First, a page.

Innovation hubs: A pilot from Pakistan
A youth hub is a physical space where rural youth can come together for various activities, such as digital and life skills trainings, discussions and access to finance. Through youth groups, young people are connected to the hubs to access capacity-building services for better employment and entrepreneurship. This concept has been piloted in Indonesia, Pakistan and Bangladesh.
In Pakistan, two hubs have been launched as of January 2018 in Layyah and Jamshoro regions. The main goal of the innovation hubs is to be a safe place for youth where they can access services, entrepreneurial trainings and have income-generating activities. Additionally, trainings are provided regarding agriculture, farming, entrepreneurship, jobs, ICT and life skills, business incubation, and financial and entrepreneurial support for business establishments.
What makes this pilot innovative?
The youth hubs have been named innovation hubs by the youth and partners, since it is a place where young people can test their innovative ideas. The youth are called innovators as they are their own leaders and must think in an innovative manner to deal with the complex challenges they are encountering. The hubs train the youth especially young girls in accordance with market demand in order to encourage youth job placements, and are supervised by mentors in order to improve their start-up businesses.
The initial concept of the hubs was developed in collaboration with the Human Centered Design (HCD) consultant White Rice. From the beginning, the youth played an active role in the development of the hubs. The team gained trainings on how to develop and implement their ideas according to the HCD methodology:
- The biggest challenge that is still faced is making the hubs sustainable, with the right stakeholders leading this. The hub is going to be registered as a profitable entity with an ambition to reinvest for social good and hopes to sustain is self by, for example, renting out additional or under-utilised spaces. It is important to include the youth as leaders of the hub, however, they do need the right experience and business mindset for making radical decisions, making it hard to fulfil this function.
- The rural hubs will be sustainable if the local community has feeling of ownership and engagement as well as partnerships with local stakeholders. Local community engagement can be increased through their meaningful participation, representation, involvement and respecting their volunteer contributions towards the hub and its programs.
- For young women in the target areas it can be hard to access the hubs due to unsafe or no public transport and social norms further hinders-mobility. This was tackled by arranging transport to bring the women to the hubs safely and to put effort in creating a safe environment at the hubs. It is important to build a good reputation around the hubs in order to gain the trust of young girls and their families.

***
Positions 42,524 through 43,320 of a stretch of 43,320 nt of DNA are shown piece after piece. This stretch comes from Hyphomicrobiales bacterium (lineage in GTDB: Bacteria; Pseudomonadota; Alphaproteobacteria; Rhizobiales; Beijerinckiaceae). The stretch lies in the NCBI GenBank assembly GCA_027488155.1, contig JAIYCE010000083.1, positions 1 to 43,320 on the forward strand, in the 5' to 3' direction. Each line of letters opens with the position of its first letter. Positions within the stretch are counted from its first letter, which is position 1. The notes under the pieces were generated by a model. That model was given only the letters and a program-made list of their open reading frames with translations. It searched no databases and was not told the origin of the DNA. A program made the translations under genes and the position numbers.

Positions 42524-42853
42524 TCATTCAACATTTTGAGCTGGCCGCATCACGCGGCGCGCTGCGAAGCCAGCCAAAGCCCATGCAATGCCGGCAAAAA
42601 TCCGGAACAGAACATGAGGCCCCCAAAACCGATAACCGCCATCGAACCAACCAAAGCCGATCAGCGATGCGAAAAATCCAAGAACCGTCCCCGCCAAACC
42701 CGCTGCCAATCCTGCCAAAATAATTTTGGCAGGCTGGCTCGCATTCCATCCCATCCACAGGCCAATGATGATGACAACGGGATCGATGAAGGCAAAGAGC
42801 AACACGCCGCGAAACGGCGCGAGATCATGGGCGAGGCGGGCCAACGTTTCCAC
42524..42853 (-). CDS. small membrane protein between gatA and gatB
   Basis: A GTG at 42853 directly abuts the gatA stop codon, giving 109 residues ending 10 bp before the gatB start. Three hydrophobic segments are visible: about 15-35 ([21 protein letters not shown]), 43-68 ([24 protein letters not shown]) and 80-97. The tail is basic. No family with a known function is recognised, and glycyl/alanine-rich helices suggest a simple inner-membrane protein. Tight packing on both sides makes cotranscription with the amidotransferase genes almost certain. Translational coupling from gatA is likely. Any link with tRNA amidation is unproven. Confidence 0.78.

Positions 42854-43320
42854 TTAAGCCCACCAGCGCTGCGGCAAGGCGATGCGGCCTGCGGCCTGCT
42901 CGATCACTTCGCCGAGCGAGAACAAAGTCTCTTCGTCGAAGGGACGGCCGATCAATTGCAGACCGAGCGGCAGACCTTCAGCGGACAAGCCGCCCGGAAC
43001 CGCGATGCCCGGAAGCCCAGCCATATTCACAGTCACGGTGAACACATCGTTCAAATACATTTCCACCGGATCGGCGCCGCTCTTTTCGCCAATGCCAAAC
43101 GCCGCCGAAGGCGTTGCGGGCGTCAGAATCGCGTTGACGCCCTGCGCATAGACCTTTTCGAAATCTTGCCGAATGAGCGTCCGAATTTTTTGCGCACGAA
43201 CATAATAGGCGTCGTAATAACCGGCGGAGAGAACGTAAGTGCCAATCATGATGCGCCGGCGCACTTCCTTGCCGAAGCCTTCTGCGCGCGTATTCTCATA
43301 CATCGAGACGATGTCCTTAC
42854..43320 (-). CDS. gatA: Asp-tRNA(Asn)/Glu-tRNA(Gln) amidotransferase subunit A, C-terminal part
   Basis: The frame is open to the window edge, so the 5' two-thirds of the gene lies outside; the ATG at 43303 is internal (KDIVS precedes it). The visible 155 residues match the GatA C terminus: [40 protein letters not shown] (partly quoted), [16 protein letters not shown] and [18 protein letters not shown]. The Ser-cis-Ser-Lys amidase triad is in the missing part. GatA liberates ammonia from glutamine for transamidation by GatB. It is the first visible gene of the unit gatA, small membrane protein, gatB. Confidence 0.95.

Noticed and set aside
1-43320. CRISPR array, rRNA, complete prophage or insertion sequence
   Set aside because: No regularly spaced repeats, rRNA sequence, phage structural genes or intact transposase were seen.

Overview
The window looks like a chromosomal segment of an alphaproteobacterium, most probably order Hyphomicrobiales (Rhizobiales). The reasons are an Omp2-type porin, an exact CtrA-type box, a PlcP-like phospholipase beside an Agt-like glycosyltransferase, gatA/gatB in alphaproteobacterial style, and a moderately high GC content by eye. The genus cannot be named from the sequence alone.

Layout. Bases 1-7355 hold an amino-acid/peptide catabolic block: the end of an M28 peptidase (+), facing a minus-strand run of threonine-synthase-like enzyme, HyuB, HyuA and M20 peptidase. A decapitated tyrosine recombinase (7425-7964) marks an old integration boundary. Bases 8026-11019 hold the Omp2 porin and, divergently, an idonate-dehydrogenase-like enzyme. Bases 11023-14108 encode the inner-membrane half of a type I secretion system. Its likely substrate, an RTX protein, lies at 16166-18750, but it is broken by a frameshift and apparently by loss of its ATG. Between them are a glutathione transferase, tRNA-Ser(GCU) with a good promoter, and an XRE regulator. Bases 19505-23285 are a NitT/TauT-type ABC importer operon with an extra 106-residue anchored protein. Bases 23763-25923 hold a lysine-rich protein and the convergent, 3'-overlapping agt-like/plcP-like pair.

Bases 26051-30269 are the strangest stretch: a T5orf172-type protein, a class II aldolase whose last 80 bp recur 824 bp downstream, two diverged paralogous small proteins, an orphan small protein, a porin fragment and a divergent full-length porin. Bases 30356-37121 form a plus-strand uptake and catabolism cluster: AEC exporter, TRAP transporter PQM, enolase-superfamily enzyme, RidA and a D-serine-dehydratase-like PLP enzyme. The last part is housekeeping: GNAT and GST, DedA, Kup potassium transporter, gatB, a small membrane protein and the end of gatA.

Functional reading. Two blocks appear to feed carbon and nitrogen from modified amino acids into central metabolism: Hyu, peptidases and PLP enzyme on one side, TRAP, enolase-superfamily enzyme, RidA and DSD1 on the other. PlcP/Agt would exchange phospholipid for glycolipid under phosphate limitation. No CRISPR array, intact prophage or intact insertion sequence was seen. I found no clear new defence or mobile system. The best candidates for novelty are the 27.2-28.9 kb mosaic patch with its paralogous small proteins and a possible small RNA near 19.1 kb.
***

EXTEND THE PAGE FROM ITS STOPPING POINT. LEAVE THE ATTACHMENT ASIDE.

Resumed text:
- Collaboration with important stakeholders such as the government, universities, the private sector and the community are crucial in order to successfully execute models of hubs.
- The selection of consultants is very important, they need to have knowledge about the community, local models, and a business mindset.
- Contextualizing is very important, as the needs of the young people especially young girls need to be mapped properly. The proposed models will feed into these needs, and have to be analyzed based on their challenges and opportunities.
Before I joined the Innovation Hub, I was very scared to go out for work and interact with others. I am volunteering at a non-profit organization that eradicates poverty, and due to the trainings that I received, I feel more comfortable in connecting with other people and know how to be a leader more, which helps me do my work better. I feel very safe at the hubs, the people there really try to make you feel comfortable and they care about you.” -Aisha Mallah (20), student and innovator at the hub
Sustainability and scaling
The innovation hubs are registered as social enterprises, and a business model has been developed and shall be tested. The steering committee will consist of 5 different stakeholders: the entrepreneur, the youth, the two project partners in each location, and Oxfam Pakistan. Both locations have a diverse background, different local expertise and markets to which the innovation hubs will continue to serve via micro-business and startup trainings, and relevant aftercare support with nominal charges. In addition to this, the hub will create an online shop and market via e-commerce for these small businesses (having various local products both from Layyah and Jamshoro) to reach out to national and international buyers. This way, the business model of e-commerce will remain the same for both locations while catering to diverse markets and products. Additionally, offering E-jobs at the hubs for a small charge for wealthier students or students from more metropolitan areas could also play an interesting role in subsidizing the hubs.